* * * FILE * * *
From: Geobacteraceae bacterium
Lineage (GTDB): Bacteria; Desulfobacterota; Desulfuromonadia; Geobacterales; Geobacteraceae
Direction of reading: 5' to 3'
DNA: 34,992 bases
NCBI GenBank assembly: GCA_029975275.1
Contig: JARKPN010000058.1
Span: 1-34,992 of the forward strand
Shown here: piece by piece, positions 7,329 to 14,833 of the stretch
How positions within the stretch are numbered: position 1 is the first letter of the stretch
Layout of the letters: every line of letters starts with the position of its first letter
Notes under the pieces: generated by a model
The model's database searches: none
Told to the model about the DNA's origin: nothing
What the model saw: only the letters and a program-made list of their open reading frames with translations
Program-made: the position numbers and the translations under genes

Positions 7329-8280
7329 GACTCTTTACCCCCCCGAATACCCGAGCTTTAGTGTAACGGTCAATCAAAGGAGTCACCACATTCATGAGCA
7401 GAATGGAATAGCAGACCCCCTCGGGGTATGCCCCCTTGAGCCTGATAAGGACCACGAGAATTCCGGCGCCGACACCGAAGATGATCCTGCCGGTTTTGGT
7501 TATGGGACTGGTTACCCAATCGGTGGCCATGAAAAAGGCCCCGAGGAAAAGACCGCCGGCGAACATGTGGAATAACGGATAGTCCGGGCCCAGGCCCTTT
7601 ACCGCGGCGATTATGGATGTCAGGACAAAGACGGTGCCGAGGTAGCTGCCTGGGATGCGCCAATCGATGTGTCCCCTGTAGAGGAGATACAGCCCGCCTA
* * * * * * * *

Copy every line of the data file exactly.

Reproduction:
From: Geobacteraceae bacterium
Lineage (GTDB): Bacteria; Desulfobacterota; Desulfuromonadia; Geobacterales; Geobacteraceae
Direction of reading: 5' to 3'
DNA: 34,992 bases
NCBI GenBank assembly: GCA_029975275.1
Contig: JARKPN010000058.1
Span: 1-34,992 of the forward strand
Shown here: piece by piece, positions 7,329 to 14,833 of the stretch
How positions within the stretch are numbered: position 1 is the first letter of the stretch
Layout of the letters: every line of letters starts with the position of its first letter
Notes under the pieces: generated by a model
The model's database searches: none
Told to the model about the DNA's origin: nothing
What the model saw: only the letters and a program-made list of their open reading frames with translations
Program-made: the position numbers and the translations under genes

Positions 7329-8280
7329 GACTCTTTACCCCCCCGAATACCCGAGCTTTAGTGTAACGGTCAATCAAAGGAGTCACCACATTCATGAGCA
7401 GAATGGAATAGCAGACCCCCTCGGGGTATGCCCCCTTGAGCCTGATAAGGACCACGAGAATTCCGGCGCCGACACCGAAGATGATCCTGCCGGTTTTGGT
7501 TATGGGACTGGTTACCCAATCGGTGGCCATGAAAAAGGCCCCGAGGAAAAGACCGCCGGCGAACATGTGGAATAACGGATAGTCCGGGCCCAGGCCCTTT
7601 ACCGCGGCGATTATGGATGTCAGGACAAAGACGGTGCCGAGGTAGCTGCCTGGGATGCGCCAATCGATGTGTCCCCTGTAGAGGAGATACAGCCCGCCTA